The history of Peter the Cruel, king of Castile and Leon, Volume 1

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R. Bentley, 1849 - Castile (Spain)
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Page 116 - Brito, the reader may chuse which he likes best: for myself, I judge St. Isidore's to be very likely, Sepulveda's very ingenious, and Resende's very true, . . till some better shall be discovered. But certain it is, that this date is peculiar to Spain.
Page 22 - Benavidcs, and that numerous class, are purely Moorish and Arabic. From whatever different sources their names may be taken, the system of nobility in Spain is essentially derived from the Goths. Rico ombria was equivalent to grandeeship — in which it has long since merged. The title in no wise depended on wealth, though the sound has misled Ducange. The position of the ric determines the signification : there is as much difference between a rico hombre and a hombre ricco, as between a sage femme...
Page 24 - ... sobre los fechos de los conceios de las hermandades, et de las peticiones que fueron fechas de su parte, et sobre los otorgamientos que les ficieron, et sobre los previlegios que por esta razón les fueron otorgados ; mas ante fuemos ende apartados et estrannados et sacados...
Page 239 - ¡Oh Valencia, oh Valencia, de mal fuego seas quemada! Primero fuiste de moros que de cristianos ganada. Si la lanza no me miente, a moros serás tornada...
Page 206 - ... Albuquerque in his last moments did not belie the firmness of his character. When at the point of death, he assembled his vassals, and made them swear to make neither peace nor truce with the king until they had obtained satisfaction for his wrongs. In imitation, perhaps, of our great Plantagenet, Edward I., he directed that his body should be carried at the head of their battalion so long as the war lasted, as though unwilling to lay down his hatred and authority until they had triumphed over...
Page 310 - St. Jago !" For one moment, surprise and respect for the red cross of St. James rooted the men to the spot. Then one of the cavalleros of the palace, advancing through the door, cried, " Traitors, what are you about ? Did you not hear the king command you to kill the Master?" The ballasteros raised their maces, when Don Fadrique, vigorously throwing off the grasp of Pero Lopez, rushed into the court and endeavoured to defend himself ; but the hilt of his sword, which he carried under the large cloak...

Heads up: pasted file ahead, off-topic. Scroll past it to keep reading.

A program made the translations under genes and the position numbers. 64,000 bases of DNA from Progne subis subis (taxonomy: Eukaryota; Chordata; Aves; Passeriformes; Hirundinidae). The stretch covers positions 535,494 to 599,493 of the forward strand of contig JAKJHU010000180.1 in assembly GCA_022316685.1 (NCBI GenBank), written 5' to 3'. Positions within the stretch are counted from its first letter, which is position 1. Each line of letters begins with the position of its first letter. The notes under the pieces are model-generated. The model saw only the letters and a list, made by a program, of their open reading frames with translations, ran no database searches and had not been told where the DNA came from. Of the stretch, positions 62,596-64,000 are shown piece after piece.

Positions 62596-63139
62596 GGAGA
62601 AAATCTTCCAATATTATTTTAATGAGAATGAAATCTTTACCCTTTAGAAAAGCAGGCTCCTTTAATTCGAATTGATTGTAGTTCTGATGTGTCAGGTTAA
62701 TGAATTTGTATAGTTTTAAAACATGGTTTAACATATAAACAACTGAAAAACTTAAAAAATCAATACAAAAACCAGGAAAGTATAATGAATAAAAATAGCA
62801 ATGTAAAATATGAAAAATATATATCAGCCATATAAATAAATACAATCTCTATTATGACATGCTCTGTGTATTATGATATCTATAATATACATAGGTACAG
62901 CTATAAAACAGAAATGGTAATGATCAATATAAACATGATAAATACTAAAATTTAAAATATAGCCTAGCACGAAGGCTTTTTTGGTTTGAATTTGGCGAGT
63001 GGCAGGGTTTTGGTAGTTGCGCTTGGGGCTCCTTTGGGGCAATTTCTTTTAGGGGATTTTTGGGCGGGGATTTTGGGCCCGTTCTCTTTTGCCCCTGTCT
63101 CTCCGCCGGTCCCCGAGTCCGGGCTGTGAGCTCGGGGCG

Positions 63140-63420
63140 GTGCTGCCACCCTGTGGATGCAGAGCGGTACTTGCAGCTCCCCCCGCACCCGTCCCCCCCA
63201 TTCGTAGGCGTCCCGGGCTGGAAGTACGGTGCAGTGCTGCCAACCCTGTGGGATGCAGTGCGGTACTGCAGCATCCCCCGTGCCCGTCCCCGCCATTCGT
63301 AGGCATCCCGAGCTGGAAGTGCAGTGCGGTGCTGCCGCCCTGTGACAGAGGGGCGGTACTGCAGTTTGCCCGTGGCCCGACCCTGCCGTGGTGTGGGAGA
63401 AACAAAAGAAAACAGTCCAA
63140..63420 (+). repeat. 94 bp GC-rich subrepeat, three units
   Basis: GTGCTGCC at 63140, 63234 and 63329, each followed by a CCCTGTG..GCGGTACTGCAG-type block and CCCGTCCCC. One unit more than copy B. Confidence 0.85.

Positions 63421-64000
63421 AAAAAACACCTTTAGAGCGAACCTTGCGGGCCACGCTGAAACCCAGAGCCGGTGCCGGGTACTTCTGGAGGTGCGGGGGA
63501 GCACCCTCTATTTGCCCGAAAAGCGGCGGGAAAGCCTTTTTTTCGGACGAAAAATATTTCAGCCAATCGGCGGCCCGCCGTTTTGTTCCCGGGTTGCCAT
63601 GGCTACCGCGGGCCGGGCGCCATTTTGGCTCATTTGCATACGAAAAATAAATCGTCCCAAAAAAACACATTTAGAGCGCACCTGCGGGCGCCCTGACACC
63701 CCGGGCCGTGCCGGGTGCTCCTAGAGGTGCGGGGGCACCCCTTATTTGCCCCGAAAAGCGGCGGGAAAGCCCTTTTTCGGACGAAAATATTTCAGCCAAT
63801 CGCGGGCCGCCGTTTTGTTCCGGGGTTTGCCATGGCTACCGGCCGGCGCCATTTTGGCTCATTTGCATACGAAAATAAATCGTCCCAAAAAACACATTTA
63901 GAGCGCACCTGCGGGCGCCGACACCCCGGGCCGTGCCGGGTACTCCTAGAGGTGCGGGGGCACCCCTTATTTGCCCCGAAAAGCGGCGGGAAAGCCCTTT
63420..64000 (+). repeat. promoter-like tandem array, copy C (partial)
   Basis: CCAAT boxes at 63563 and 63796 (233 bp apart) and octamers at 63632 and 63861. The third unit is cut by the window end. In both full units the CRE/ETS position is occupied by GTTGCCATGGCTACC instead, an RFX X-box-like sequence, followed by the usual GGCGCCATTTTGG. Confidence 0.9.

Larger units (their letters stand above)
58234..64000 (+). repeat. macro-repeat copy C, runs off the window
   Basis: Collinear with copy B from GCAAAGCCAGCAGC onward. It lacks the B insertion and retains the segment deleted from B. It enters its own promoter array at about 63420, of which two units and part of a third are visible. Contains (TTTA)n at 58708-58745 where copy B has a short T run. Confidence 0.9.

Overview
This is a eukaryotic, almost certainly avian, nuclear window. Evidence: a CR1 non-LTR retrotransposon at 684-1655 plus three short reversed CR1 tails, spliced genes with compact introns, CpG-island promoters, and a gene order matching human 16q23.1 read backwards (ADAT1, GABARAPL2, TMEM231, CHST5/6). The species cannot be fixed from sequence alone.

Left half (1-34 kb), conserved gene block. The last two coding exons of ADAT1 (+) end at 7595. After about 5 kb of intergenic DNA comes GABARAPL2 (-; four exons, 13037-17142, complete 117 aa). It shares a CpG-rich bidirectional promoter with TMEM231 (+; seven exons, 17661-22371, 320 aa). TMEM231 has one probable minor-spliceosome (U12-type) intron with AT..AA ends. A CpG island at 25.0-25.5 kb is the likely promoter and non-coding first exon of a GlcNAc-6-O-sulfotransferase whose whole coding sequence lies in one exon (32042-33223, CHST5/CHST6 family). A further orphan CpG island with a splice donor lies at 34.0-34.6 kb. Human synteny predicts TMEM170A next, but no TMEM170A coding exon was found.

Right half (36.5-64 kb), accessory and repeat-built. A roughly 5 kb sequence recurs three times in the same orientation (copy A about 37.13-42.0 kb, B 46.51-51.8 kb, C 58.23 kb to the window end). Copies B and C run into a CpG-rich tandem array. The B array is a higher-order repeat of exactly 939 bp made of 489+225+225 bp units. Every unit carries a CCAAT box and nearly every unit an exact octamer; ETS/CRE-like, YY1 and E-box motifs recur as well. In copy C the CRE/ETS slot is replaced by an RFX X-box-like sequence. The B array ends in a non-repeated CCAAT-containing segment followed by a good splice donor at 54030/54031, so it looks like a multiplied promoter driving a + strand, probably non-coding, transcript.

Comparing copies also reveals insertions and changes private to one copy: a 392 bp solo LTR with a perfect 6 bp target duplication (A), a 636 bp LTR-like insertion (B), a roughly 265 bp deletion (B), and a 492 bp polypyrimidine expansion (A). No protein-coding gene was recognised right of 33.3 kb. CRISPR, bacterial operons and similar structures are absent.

Page 310 - Which of the two, sire ?" demanded the officer, hesitating between Don Fadrique and Don Diego de Padilla. " The Master of St. Jago," returned the king, in a voice of thunder. Immediately Pero Lopez, seizing Don Fadrique by the arm, said,
Page 191 - ... at Valladolid, at the time of his marriage with Blanche de Bourbon ; secondly, because he has insulted my sister, first saying that he took her for wife and queen, and then, after treating her with contumely, leaving her.
Page 47 - La barragana si probada fuere fiel a su sennor, e buena, herede la meatad que amos en uno ganaren en muebles e en raiz.
Page 239 - Caballero & la gineta Encima una yegua baya, Borceguies maroquies Y espuela de oro calzada Una adarga ante los pechos Y en su mano una azagaya." In Lord Berners' " Froissart," Henry of Trastamara, when reckoning his forces before the battle of Najera, is made to say, " I have thre thousande larded horses, the whiche shall be two wynges to our batayle ; and I have also seven thousande genetourt," (cap. ccxxxvi.). In another ballad the Moor Arbolan is called " El mas gallardo ginete Que jamas tuv6...

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